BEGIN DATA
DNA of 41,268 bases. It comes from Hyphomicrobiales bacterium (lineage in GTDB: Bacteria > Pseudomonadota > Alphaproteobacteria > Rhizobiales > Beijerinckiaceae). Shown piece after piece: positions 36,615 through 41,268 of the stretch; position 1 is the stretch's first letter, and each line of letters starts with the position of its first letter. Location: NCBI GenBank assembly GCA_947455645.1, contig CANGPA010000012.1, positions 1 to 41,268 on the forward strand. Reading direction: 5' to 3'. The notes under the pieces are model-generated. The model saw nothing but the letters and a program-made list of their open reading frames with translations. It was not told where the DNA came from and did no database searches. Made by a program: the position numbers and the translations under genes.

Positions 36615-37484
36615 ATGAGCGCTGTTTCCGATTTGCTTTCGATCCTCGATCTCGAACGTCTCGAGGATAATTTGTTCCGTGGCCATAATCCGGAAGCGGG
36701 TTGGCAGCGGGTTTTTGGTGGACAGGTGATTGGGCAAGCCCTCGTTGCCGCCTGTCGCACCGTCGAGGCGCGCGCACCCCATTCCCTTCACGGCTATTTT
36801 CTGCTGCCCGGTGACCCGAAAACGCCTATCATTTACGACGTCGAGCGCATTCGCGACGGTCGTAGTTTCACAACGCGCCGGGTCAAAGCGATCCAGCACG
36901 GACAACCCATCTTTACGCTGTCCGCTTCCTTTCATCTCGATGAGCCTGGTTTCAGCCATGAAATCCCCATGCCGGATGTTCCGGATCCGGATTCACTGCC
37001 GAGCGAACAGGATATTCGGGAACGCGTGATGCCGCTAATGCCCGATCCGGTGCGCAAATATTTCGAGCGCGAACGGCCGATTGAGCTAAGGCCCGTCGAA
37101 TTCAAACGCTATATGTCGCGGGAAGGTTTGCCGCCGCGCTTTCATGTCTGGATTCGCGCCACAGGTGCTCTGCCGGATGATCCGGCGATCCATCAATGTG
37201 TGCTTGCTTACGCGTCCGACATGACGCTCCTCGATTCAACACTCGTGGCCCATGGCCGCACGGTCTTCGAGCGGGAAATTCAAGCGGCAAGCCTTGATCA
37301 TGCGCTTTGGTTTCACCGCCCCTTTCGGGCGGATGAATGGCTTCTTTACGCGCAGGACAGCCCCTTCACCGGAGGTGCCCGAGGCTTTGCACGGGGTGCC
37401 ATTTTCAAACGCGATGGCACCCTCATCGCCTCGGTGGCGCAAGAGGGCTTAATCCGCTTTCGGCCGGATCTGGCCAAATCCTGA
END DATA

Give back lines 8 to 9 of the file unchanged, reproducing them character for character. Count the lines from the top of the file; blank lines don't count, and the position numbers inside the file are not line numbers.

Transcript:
37101 TTCAAACGCTATATGTCGCGGGAAGGTTTGCCGCCGCGCTTTCATGTCTGGATTCGCGCCACAGGTGCTCTGCCGGATGATCCGGCGATCCATCAATGTG
37201 TGCTTGCTTACGCGTCCGACATGACGCTCCTCGATTCAACACTCGTGGCCCATGGCCGCACGGTCTTCGAGCGGGAAATTCAAGCGGCAAGCCTTGATCA